An undeniable amount of research and data present one indisputable fact about the Philippines: The country’s carbon dioxide emissions are at all-time highs and continue to grow unhampered year after year. Data shows that we’re at 132.18 million metric tons of CO2 this year, a significant amount (around 69 percent) of which comes from cars.
The same research reveals a startling trend of upticks in emission levels—even though they may seem small at single-digit percentages, the implications on the environment are no less real.
This is why an overhaul in the way the automobile industry approaches cars and their designs is necessary, especially in the Philippines, where almost all land vehicles are gas- and diesel-based. The time to think about moving people in more sustainable ways is long overdue. Hybrid electric vehicles (HEVs), a technology prevalent in other countries, are finally making their mark here through the efforts of Toyota Motor Philippines in debuting an HEV variant of the all-new Corolla Altis, making it the third available HEV after the Prius and Prius C.
In a nutshell, Toyota’s HEVs mix a traditional fuel internal combustion engine with an electric motor and battery in one vehicle. During slow speeds, the electric motor powers the car until it accelerates to a higher threshold speed, at which point the combustion engine takes over and also charges the battery for its next use. While idling, both the engine and electric mother shut off. The result is not only cleaner vehicle emissions but also greater fuel efficiency—with these HEVs, Toyota aims to reduce CO2 emissions by 35 percent by 2030, and eventually by 90 percent by 2050.
For anyone wondering whether an HEV performs any differently than your traditional car with a combustion engine, especially at lower speeds when the electric motor is powering the vehicle, the short answer is there’s no discernible difference except for a noticeably quicker drive.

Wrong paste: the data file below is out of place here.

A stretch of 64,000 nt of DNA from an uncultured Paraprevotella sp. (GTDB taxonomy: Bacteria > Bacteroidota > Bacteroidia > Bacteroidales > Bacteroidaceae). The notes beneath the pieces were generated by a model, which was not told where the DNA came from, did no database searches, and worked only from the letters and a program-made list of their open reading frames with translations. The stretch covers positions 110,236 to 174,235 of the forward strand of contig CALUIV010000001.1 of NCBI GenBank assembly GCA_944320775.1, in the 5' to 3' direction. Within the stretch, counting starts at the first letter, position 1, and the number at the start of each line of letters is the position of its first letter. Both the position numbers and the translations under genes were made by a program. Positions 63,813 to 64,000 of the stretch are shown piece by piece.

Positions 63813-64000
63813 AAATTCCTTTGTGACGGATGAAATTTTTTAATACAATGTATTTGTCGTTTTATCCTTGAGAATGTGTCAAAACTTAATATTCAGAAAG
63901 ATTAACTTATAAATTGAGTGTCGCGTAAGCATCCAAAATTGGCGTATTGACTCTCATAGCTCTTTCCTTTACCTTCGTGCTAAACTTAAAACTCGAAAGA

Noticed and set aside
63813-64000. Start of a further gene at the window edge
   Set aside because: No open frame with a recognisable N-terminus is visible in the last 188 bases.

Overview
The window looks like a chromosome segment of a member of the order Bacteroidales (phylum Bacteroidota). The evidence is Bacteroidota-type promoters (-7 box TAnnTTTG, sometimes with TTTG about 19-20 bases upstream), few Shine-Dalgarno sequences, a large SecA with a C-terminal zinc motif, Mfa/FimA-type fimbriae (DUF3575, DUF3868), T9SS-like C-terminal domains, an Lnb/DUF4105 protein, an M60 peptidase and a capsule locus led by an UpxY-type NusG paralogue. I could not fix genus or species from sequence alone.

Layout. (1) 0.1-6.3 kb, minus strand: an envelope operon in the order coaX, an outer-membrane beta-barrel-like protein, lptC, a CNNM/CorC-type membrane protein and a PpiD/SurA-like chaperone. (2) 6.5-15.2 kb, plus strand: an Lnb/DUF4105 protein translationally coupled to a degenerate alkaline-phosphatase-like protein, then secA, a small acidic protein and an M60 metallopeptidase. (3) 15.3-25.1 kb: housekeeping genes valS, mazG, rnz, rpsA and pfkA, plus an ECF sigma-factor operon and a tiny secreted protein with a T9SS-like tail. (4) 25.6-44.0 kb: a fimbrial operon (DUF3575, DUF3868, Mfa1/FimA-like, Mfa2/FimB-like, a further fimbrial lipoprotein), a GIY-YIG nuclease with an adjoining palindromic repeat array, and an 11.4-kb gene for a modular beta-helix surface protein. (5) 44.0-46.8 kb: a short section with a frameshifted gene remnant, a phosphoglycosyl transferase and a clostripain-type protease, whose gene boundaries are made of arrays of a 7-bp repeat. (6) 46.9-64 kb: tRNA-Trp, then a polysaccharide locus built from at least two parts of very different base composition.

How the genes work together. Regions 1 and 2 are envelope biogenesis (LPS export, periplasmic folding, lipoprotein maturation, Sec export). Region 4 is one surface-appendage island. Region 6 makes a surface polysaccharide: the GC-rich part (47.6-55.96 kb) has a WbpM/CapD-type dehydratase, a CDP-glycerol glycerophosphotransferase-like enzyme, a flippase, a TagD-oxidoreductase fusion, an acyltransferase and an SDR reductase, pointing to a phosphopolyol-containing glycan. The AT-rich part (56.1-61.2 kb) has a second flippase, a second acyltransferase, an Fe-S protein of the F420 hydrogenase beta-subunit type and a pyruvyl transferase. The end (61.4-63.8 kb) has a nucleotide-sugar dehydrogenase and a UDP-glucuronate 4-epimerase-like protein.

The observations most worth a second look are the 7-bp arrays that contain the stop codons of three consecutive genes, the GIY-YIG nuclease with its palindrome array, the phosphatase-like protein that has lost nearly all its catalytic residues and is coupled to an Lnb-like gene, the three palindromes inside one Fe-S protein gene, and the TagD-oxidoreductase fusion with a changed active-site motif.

Toyota let us test-drive its all-new Prius, one of its flagship HEV models, at the Hybrid Caravan event on Dec. 5 at SM Mall of Asia, and the biggest takeaway was that the ride was so pleasant, it didn’t feel like a vehicle of the future but a technology meant for today.
Despite much ado being made about the hybrid setup, the ordinary driver wouldn’t sense it working under the hood right away. The transition from the 53kW electric motor at low speeds into the 16V engine powering it as the car picked up was smooth; you wouldn’t notice when the systems would change unless they looked at the convenient heads-up dashboard display to see that the battery, which takes over again when the speed drops, was already charging. (This battery would also come in handy in the event the fuel tank runs out—however, completely relying on battery power would limit the car to slow speeds.) What was more jarring for an experienced driver than the hybrid system was the infinitely more convenient knob-based automatic transmission.
Beyond the next-generation technology powering it, the Prius is also a beauty to behold, with sharp, striking edges on its façade that scream “this is the car of the future” without bordering too much on sci-fi.
Moving towards greater sustainable mobility
Toyota is certainly resting its hopes on the Prius and its types being the cars of the Philippines’ future as the need to cut down on CO2 emissions not only in the country but also around the world grows more urgent by the year.
Beyond the improvements brought about by the vehicles themselves, Toyota Motor Philippines has also dedicated itself to implementing more sustainable production. This includes measures to reduce carbon footprint of its entire production and distribution chain, use renewable energy to power factories and plants, conserve resources, and promote reforestation and biodiversity by 2050.
With Toyota Motor Philippines leading the local auto industry through efforts such as these, its grand vision of a Philippines soon served better by sustainable mobility is more than attainable.
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